Jesus always used everyday examples and objects to teach about spiritual things, and that is what this book does, with chapter headings on things like making the bed, brushing teeth, eating leftovers, and losing keys. I loved how the author turns our eyes to the fact that everyday life can be seen as sacred practice.

This practical theology is perfect for people raising young children who simply don’t have the energy or time to carve out a ‘quiet time.’ Everyday chores and routines can be moments to reflect and remind. It is absolutely vital for everyone, but especially for parents with small children, to see all tasks as worship to God–a God who sees them, and loves them all the time.

‘Brené on Comparative Suffering, the 50/50 Myth, and Settling the Ball’

So this is a podcast, not a book, but listening to this was so hugely helpful for coping during the pandemic, that I felt compelled to share it. It’s worth 25 minutes of your time. She identifies tools and strategies for use when experiencing exhaustion and difficult emotions. Sound familiar?

From Brené: “We have collectively hit weary. This is especially true for the brave folks on the front lines of this pandemic and for the people who love and support them. And, it’s also true for all of us. In this episode, I talk about strategies for falling apart, staying connected and kind, and giving ourselves permission to feel hard things.”

On your favourite podcast app, subscribe to Unlocking Us by Brené Brown, and go to the episode for March 27 entitled: “Brené on Comparative Suffering, the 50/50 Myth, and Settling the Ball.” Subscribing to podcasts is free.

‘Yum and Yummer’ by Greta Podleski

Pandemic positivity–against all the odds, we are trying to find the good things in the midst of a frustrating tragic crisis, trying to be thankful, and calling attention to kindness–we ask ourselves, what are perhaps some small good things that will come of all this?

One thing that comes immediately to my mind, is a resurgence in home cooking and baking. I’ve never understood when people say, “I never cook” because I wonder what they eat? But now that we are restricted in eating out, relying on basic grocery store items, and trying to keep ourselves and our kids busy, I believe that many people are rediscovering the joy of cooking simple meals at home with their families, and that is a good thing!

Years ago I posted on a hugely successful cookbook by two Canadian sisters called Looneyspoons. It is still one of my all time favourites because the recipes are easy, uncomplicated, reliable and nutritious. A couple of years ago I got the next book, this time by only one of the sisters, Greta (only because her sister was busy with other things). Yum and Yummer is every bit as good as Looneyspoons and also includes more plant based and gluten-free recipes, if those are your thing, but not exclusively so–there’s something for everyone in these cookbooks! Happy cooking and eating!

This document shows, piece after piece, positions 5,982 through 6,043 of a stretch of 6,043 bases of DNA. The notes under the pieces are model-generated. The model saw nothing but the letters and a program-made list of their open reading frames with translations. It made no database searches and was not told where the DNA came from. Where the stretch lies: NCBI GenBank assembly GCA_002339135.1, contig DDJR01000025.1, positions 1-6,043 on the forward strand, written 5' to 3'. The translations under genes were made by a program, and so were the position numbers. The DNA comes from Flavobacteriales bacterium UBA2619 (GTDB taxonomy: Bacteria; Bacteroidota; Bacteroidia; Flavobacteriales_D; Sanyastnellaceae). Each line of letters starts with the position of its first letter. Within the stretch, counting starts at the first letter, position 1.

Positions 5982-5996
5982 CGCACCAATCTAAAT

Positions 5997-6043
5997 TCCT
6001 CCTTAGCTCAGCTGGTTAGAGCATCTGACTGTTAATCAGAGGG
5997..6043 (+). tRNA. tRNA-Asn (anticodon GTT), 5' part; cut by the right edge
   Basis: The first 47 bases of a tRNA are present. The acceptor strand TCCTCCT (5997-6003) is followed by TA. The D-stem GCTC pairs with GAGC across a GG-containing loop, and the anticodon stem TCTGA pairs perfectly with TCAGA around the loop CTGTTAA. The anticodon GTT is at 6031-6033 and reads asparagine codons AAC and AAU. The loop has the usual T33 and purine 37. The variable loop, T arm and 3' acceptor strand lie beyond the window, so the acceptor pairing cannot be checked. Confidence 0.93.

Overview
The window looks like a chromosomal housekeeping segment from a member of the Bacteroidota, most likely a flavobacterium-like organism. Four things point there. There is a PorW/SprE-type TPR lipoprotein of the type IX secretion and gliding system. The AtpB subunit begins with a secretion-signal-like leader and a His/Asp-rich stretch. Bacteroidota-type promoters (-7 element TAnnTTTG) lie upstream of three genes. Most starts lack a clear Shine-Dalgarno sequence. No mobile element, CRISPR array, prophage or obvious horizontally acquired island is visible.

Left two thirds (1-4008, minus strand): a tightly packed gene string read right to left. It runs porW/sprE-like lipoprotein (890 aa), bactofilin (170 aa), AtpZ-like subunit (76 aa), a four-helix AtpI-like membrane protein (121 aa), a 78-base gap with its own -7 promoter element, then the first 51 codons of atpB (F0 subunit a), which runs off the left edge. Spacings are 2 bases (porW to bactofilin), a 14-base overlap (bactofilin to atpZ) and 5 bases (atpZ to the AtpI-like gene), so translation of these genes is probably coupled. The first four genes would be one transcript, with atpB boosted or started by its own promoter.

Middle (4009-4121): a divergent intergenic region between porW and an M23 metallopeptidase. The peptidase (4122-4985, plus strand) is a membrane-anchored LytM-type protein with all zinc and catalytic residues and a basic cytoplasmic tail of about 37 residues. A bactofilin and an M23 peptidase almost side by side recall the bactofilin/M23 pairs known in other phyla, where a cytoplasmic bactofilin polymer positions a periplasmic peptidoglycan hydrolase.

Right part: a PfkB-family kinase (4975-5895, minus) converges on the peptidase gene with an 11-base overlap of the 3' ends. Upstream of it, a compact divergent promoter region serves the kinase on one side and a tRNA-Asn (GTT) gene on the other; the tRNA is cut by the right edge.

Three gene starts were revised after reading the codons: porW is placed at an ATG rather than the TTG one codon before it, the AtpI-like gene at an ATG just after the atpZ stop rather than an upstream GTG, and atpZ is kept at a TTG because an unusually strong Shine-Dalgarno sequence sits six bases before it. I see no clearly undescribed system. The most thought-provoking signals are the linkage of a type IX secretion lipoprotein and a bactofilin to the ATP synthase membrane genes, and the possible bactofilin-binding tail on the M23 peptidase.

IMPORTANT NOTE: If you have a smart phone, there is a bar code on every page of this recipe book that will connect you with further online resources, videos, and even more recipes that you might like!!

‘American Dirt’ by Jeanine Cummins

Ok I’ll be honest. Reading hasn’t been all that easy for me lately. You’d think that with being stuck in the house and all, I’d be doing nothing but…but it doesn’t seem to work like that. However, American Dirt was the perfect book for such a time as this and I was lucky to get a ‘Skip the Line’ hold through Libby library app to read it because it’s very high profile right now for both good and bad reasons.

American Dirt is a compelling, easy to read story about migrants, (a crisis of another sort all together) so it’s been therapeutic, in a weird sort of way, to sink into the pages and escape into another reality. At its core this book is about good people in hard times with so many twists and turns that it was totally captivating. Lydia and her son Luca find themselves in an unimaginable nightmare of brutality and constant danger as they flee their home in Acapulco and seek to survive. The opening scene of this novel is unforgettable and their journey is harrowing.

Critics have created controversy in social media around the authenticity of the migrant experience in this book, seemingly making those who really enjoyed the book, rethink their experience of it, which seems a shame. Everyone is entitled to their opinion, and I stand solidly behind my own recommendation of it. I can’t comment on whether this book reflects truth or is the most definitive migrant story, but I do know that I found it compulsively readable and beautifully written. Again this is simply a story of good people in hard times trying to survive. Fiction is truth, even if it is not fact. Stories matter and gaining empathy for another person’s story brings perspective to our own.

What are you reading during this pandemic?